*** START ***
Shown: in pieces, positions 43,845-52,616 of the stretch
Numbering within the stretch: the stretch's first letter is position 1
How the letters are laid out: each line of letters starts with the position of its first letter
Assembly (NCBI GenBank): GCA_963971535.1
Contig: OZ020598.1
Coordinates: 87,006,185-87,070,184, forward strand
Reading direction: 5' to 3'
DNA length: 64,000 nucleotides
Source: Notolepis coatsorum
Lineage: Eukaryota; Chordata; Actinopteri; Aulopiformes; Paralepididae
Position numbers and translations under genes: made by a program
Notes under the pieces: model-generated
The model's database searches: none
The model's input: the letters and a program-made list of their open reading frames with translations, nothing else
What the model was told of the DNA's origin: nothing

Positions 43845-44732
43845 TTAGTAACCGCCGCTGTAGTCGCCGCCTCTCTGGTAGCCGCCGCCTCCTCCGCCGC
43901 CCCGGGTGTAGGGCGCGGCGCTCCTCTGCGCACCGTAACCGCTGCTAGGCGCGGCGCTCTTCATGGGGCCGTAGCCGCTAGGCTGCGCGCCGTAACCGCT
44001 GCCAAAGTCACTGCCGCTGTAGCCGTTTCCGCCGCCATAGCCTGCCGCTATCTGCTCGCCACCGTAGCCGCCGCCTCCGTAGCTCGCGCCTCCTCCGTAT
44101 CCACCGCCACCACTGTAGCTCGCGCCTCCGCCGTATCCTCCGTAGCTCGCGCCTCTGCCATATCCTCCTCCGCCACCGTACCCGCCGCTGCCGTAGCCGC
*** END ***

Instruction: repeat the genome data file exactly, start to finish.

Shown: in pieces, positions 43,845-52,616 of the stretch
Numbering within the stretch: the stretch's first letter is position 1
How the letters are laid out: each line of letters starts with the position of its first letter
Assembly (NCBI GenBank): GCA_963971535.1
Contig: OZ020598.1
Coordinates: 87,006,185-87,070,184, forward strand
Reading direction: 5' to 3'
DNA length: 64,000 nucleotides
Source: Notolepis coatsorum
Lineage: Eukaryota; Chordata; Actinopteri; Aulopiformes; Paralepididae
Position numbers and translations under genes: made by a program
Notes under the pieces: model-generated
The model's database searches: none
The model's input: the letters and a program-made list of their open reading frames with translations, nothing else
What the model was told of the DNA's origin: nothing

Positions 43845-44732
43845 TTAGTAACCGCCGCTGTAGTCGCCGCCTCTCTGGTAGCCGCCGCCTCCTCCGCCGC
43901 CCCGGGTGTAGGGCGCGGCGCTCCTCTGCGCACCGTAACCGCTGCTAGGCGCGGCGCTCTTCATGGGGCCGTAGCCGCTAGGCTGCGCGCCGTAACCGCT
44001 GCCAAAGTCACTGCCGCTGTAGCCGTTTCCGCCGCCATAGCCTGCCGCTATCTGCTCGCCACCGTAGCCGCCGCCTCCGTAGCTCGCGCCTCCTCCGTAT
44101 CCACCGCCACCACTGTAGCTCGCGCCTCCGCCGTATCCTCCGTAGCTCGCGCCTCTGCCATATCCTCCTCCGCCACCGTACCCGCCGCTGCCGTAGCCGC